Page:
City of Fremantle

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City of Fremantle
Western Australia
Fremantle LGA WA.png
The City of Fremantle within the Perth Metropolitan Area
Population31,930 (LGA 2021)[1]
Area19.0 km2 (7.3 sq mi)
MayorHannah Fitzhardinge
Council seatFremantle
RegionSouthern Metropolitan Perth
State electorate(s)Fremantle, Willagee, Cottesloe
Federal division(s)Fremantle
Coat of arms of the City of Fremantle.svg
WebsiteCity of Fremantle
LGAs around City of Fremantle:
Indian Ocean Mosman Park East Fremantle
Indian Ocean City of Fremantle Melville
Indian Ocean Cockburn Cockburn

The City of Fremantle is a local government area in the south of Perth, Western Australia. The City covers an area of 19.0 square kilometres (7.3 sq mi), and lies about 19 kilometres (12 mi) southwest of the Perth central business district.


The City of Fremantle is named after Charles Fremantle, who in 1829 claimed for George IV "all that part of New Holland (Australia) which is not included within the territory of New South Wales",[2]: p11 [3] but who was also charged just three years earlier in April 1826 with raping a 15-year-old girl.[4][5] In 1848 a town trust was formed comprising a chairman and a committee of five. For the next twenty-three years they set about constructing roads and many public buildings with the use of convict labour. By 1870 the population of Fremantle had reached 3,796 and it was a moderately flourishing town, resulting in a move among the colonists to secure greater control of the management of their affairs.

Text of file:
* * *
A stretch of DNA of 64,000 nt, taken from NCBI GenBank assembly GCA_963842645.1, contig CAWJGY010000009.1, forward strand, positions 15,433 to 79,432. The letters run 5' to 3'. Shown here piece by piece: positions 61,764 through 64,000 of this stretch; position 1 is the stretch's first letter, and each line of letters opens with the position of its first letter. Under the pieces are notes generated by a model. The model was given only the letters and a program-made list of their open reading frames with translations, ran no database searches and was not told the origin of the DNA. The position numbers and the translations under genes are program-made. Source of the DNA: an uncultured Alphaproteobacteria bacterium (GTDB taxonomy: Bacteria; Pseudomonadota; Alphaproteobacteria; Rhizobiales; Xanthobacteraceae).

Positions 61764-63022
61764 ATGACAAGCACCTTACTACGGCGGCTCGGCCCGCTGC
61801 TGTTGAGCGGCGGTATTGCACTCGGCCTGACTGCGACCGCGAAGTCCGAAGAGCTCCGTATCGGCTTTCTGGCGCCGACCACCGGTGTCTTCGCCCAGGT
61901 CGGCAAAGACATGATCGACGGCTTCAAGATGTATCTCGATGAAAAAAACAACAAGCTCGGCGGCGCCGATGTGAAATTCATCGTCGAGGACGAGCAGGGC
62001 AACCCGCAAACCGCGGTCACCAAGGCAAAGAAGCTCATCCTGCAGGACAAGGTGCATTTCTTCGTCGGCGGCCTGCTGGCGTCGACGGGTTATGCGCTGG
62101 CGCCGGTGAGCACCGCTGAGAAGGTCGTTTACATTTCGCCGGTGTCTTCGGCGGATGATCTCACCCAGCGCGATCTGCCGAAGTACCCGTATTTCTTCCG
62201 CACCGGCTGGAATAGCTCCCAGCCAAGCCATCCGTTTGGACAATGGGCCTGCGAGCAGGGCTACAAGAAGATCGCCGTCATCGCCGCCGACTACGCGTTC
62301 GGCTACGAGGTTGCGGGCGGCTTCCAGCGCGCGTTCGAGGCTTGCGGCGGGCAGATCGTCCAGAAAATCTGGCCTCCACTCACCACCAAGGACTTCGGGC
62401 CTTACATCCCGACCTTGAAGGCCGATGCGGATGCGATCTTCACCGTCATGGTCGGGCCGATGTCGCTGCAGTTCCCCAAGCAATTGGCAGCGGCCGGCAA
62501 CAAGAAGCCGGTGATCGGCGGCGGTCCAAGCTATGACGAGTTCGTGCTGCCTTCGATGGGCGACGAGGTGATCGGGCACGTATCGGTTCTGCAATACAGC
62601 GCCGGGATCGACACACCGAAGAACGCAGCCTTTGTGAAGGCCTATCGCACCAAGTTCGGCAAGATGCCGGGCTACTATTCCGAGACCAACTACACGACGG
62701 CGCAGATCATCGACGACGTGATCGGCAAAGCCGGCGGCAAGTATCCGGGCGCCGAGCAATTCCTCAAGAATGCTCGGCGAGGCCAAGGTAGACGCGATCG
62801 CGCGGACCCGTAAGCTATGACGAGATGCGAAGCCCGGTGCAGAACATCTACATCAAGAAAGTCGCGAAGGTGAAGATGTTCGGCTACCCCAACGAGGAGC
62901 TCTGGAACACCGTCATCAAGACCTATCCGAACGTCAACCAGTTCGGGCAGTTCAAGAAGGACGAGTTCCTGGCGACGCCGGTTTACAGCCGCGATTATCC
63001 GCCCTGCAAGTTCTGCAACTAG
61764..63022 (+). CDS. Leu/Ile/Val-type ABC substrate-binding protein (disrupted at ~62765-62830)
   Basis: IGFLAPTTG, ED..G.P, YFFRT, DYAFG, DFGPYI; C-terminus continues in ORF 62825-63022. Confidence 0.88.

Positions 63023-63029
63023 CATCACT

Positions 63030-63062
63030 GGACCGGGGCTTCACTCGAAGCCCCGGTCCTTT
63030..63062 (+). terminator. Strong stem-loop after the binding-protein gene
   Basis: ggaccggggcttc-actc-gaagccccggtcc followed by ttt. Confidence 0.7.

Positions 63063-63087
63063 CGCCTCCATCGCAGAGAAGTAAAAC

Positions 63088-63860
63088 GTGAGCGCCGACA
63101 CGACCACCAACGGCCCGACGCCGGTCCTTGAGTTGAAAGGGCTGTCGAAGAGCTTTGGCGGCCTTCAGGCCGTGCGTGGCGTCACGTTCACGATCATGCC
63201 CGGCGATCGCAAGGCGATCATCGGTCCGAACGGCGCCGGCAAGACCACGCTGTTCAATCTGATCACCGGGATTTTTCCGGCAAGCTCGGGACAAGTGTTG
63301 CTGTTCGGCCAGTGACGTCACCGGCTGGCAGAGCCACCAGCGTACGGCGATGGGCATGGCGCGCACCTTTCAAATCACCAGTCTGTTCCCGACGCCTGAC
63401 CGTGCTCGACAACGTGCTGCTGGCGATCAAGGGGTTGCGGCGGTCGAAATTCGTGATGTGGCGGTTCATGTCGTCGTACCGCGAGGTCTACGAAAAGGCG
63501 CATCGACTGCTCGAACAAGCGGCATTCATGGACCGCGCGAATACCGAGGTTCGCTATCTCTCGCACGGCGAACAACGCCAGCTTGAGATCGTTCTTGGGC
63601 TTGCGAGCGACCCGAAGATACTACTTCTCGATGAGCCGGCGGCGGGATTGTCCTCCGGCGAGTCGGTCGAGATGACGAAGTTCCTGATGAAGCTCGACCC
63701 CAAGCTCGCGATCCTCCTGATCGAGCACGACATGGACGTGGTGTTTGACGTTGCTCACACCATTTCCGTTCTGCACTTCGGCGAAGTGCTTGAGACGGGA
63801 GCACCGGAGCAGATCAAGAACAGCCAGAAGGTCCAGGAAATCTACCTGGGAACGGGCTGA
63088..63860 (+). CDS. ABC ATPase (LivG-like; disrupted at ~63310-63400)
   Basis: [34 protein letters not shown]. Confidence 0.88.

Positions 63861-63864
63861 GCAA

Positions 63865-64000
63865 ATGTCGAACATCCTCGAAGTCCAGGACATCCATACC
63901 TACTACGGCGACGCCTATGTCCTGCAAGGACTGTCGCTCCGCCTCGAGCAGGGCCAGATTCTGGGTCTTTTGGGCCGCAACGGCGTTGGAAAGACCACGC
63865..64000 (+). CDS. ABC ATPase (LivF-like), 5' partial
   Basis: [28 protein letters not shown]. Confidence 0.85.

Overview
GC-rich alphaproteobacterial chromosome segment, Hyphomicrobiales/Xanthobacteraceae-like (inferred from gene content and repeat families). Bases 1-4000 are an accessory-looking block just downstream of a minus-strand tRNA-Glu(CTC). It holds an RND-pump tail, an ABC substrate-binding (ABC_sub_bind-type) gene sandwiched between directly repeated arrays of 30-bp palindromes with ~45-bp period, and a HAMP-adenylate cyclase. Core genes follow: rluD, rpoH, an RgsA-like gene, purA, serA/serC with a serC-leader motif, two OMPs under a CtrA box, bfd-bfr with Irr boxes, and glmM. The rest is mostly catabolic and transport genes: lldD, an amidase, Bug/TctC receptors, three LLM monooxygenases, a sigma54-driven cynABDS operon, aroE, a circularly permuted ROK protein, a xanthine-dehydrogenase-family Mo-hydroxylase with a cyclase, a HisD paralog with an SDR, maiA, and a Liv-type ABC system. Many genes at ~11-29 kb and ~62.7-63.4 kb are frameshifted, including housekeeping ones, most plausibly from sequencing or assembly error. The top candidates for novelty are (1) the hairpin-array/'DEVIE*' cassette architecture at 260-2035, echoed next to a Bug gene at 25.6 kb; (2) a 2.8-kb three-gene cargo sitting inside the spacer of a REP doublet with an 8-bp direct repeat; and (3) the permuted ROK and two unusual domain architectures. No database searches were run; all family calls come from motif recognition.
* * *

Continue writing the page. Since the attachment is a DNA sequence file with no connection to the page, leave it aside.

The Municipality of Fremantle was formed on 21 February 1871, with the new council having a chairman and nine councillors.[6] Two of the major achievements of the town council were a reliable supply of pure water and a more efficient system of sanitation. By 1928 Fremantle had a population of 22,340 and an annual revenue of £73,354 – enough to warrant a claim for city status. The City of Fremantle assumed its current name when city status was conferred upon Fremantle on 3 June 1929 as a Centenary of Western Australia honour.[7][8]

North Fremantle, originally part of Fremantle, broke away in October 1895 to become an independent municipality. The first mayor of North Fremantle was Daniel Keen Congdon.[9] The two municipalities were reunited by an order of the Governor in Executive Council as from 1 November 1961.[10]


The City is divided into six wards, each electing two councillors. Each councillor serves a four-year term, and half-elections are held every two years. The mayor is directly elected.

  • North Ward
  • Hilton Ward
  • South Ward
  • Beaconsfield Ward
  • City Ward
  • East Ward

Mayors of Fremantle[edit]

The mayor of Fremantle as of October 2021 is Hannah Fitzhardinge, who is a member of the Australian Labor Party.[11][12]


East Fremantle has its own town council and is not governed by the City of Fremantle.


Town Hall Centre (City of Fremantle offices)
Historical population
YearPop.±% p.a.
1911 14,499—    
1921 17,566+1.94%
1933 16,998−0.27%
1947 18,791+0.72%
1954 22,795+2.80%
1961 21,980−0.52%
1966 25,284+2.84%
1971 26,036+0.59%
1976 23,497−2.03%
YearPop.±% p.a.
1981 22,484−0.88%
1986 22,709+0.20%
1991 23,687+0.85%
1996 24,022+0.28%
2001 24,713+0.57%
2006 24,835+0.10%
2011 26,582+1.37%
2016 28,893+1.68%
2021 31,930+2.02%
  • The 1961 population of the former Town of North Fremantle was 2,363.